vSphere 6.7 is finally upon us. It should not be a surprise that vSphere is focused on more efficient manageability, especially at scale, and increased security. These design qualities have become paramount as VMware continues to partner with public cloud vendors (AWS, Microsoft Azure) to deliver “hybrid” offerings and as more edge sites are added into the data center’s purview.
Nearly everything in the vSphere suite has gotten a minor facelift for this new release. The one upgrade consideration that caught my eye:
|It is not supported to upgrade from vSphere 5.5 to vSphere 6.7. This introduces a multi-step upgrade path.|
Additionally, upgrading from 6.5u2 is not currently support but will be added in future releases of 6.7.x so watch for that if it affects you. Refer to my previous blog post about architecting upgrades.
vCenter Server Appliance (vCSA)
I have long been a fan of the vCSA since its initial announcement in 5.0. I thought that combining the app and OS, putting it in VMware’s control could increase security and lead to quicker updates and innovations. Unfortunately, while consulting I found that many customers misunderstood the architecture introduced in 6.x (PSC and vCSA), which led to more confusion than upgrades.
Therefore, the road led has led to 6.7 where VMware has simplified the vCenter Server topology by now supporting vCenter Server with an embedded platform services controller running in enhanced linked mode (ELM). ELM allows customers to link multiple vCenter Servers together for increased visibility aka ‘single pane of glass’ (drink!). This change allows this architectural design decision without the complexity of external PSCs or load balancers.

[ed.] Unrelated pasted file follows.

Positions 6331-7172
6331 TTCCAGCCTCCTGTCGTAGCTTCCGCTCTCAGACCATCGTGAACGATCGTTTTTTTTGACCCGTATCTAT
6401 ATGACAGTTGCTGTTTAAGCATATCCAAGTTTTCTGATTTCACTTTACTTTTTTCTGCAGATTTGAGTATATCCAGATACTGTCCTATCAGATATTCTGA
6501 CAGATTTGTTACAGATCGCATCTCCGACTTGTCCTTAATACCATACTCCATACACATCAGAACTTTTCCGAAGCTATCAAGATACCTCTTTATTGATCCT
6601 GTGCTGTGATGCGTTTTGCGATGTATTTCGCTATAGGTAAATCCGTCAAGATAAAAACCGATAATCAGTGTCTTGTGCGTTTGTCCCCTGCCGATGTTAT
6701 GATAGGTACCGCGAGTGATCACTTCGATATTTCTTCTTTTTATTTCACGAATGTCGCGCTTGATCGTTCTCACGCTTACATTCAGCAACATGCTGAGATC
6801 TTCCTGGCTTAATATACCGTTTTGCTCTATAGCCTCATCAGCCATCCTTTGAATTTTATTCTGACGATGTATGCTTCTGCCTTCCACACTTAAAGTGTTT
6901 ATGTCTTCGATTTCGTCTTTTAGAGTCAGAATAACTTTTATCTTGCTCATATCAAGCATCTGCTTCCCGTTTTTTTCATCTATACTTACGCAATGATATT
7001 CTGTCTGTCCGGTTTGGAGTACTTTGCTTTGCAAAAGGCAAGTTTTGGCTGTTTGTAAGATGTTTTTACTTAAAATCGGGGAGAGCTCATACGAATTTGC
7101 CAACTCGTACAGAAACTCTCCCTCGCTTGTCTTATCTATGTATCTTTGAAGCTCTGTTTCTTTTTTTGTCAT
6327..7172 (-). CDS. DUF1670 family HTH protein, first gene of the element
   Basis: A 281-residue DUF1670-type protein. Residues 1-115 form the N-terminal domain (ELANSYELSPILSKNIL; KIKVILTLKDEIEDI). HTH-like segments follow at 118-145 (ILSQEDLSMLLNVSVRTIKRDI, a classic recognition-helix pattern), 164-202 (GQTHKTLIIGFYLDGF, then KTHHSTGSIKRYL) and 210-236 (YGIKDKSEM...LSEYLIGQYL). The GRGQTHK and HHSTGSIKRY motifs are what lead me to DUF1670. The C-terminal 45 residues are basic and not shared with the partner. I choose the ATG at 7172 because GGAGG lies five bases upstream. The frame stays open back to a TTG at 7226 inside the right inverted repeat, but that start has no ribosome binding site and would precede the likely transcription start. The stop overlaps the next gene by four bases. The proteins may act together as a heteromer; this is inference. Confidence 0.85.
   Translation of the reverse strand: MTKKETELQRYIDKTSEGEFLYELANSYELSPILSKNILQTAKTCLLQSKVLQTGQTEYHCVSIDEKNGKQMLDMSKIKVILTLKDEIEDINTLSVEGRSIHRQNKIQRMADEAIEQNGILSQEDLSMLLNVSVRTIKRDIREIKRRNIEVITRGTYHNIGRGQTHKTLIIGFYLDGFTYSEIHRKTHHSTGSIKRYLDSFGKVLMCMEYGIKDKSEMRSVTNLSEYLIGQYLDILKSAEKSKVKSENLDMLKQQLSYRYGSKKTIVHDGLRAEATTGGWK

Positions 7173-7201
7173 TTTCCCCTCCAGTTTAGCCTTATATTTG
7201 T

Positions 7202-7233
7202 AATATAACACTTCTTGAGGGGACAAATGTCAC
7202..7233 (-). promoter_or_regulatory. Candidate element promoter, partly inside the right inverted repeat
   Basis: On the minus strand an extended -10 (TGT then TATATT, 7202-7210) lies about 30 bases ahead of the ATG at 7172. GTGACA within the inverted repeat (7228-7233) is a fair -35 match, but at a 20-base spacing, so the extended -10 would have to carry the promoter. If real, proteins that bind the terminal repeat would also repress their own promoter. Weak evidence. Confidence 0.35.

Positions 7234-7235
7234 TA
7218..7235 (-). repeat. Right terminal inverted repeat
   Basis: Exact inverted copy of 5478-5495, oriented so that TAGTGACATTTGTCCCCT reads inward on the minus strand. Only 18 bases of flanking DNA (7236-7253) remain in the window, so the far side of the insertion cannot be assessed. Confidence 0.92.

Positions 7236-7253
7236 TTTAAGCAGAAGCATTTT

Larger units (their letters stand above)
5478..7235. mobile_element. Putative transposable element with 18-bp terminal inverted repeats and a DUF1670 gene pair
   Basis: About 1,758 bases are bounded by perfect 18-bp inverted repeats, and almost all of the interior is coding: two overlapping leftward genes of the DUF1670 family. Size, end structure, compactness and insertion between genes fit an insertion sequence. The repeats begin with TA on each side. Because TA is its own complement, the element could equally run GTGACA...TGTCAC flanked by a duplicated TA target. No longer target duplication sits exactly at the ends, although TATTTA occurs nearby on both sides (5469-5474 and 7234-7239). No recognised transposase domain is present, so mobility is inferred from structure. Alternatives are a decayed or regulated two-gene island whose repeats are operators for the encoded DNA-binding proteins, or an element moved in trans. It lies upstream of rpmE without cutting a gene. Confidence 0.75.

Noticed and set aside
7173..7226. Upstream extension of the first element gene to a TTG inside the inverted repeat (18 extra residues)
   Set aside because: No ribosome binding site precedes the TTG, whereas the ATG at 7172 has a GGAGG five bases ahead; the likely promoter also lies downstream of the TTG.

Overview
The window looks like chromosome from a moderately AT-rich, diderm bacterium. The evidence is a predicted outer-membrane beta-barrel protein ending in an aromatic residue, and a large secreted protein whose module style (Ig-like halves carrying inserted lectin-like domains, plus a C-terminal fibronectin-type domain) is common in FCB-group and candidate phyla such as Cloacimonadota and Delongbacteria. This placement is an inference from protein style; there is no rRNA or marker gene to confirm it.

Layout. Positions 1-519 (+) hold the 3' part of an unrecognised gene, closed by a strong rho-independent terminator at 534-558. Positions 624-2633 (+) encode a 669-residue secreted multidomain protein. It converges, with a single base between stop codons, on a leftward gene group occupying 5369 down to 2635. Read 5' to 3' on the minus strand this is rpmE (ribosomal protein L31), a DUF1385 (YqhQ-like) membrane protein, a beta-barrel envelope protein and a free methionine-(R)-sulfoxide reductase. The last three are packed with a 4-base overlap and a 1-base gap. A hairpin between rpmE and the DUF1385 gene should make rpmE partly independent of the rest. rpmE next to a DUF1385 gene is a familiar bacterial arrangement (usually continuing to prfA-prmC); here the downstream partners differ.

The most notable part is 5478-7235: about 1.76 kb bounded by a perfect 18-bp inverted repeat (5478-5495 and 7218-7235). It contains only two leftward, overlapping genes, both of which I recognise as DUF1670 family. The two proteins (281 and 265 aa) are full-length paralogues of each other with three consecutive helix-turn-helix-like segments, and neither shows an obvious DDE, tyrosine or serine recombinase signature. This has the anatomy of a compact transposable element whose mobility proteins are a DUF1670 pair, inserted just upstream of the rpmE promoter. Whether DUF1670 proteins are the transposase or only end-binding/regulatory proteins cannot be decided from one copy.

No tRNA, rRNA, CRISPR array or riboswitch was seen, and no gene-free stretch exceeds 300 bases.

For the rest of the vCenter goodness, check out Emad Younis’ post about the rest of the vCSA enhancements.
In a world where cybersecurity is allocated billions of dollars of the Federal budget and ransomware attacks are commonplace, it only makes sense for companies like VMware to invest in increasing security capabilities. The heart of the vSphere platform is ESXi, therefore it makes sense to start there.
Support for Trusted Platform Module (TPM) 2.0 and the introduction of Virtual TPM 2.0 has been added with vSphere 6.7. If you are unfamiliar with TPM, it enables ESXi to verify drivers/boot components, effectively validating its image during the boot process. It measures the VMkernel with its Platform Configuration Modules to make sure the image is still authentic and hasn’t been changed.
Additionally, VM Encryption has been enhanced to make assignment of this policy a simple right-click. Moreover, encrypted vMotion for cross-vCenter migrations (including versions) addresses the age old security concern about data being migrated in clear-text.
Lastly, VMware has announced support for the entire Microsoft Virtualization Based Security portfolio. I am very interested to see how this plays out, especially as it pertains to NSX.
It is no secret that I find storage enhancement announcements to be jejune. However, I concede that it is important to consistently improve performance, consistency, and usability.
These days, I am more interested in using APIs to interact with software. But I do believe that a simple and performant user interface is necessary in 2018. I am happy to see that vSAN has a new HTML5 UI built on the same “Clarity” framework used by other VMware products.
When vSAN iSCSI services were previously announced, I wondered when Windows Server Failover Clusters (WSFC) would be supported. That day is today. This adds to the already existing support for SQL AAG, Exchange DAG, and Oracle RAC. For organizations with WSFC servers in a physical or virtual configuration, vSAN 6.7 supports shared target storage locations when storage targets are exposed using the vSAN iSCSI service.
You can find more information about vSAN 6.7 by checking out Anthony Spiteri’s blog post.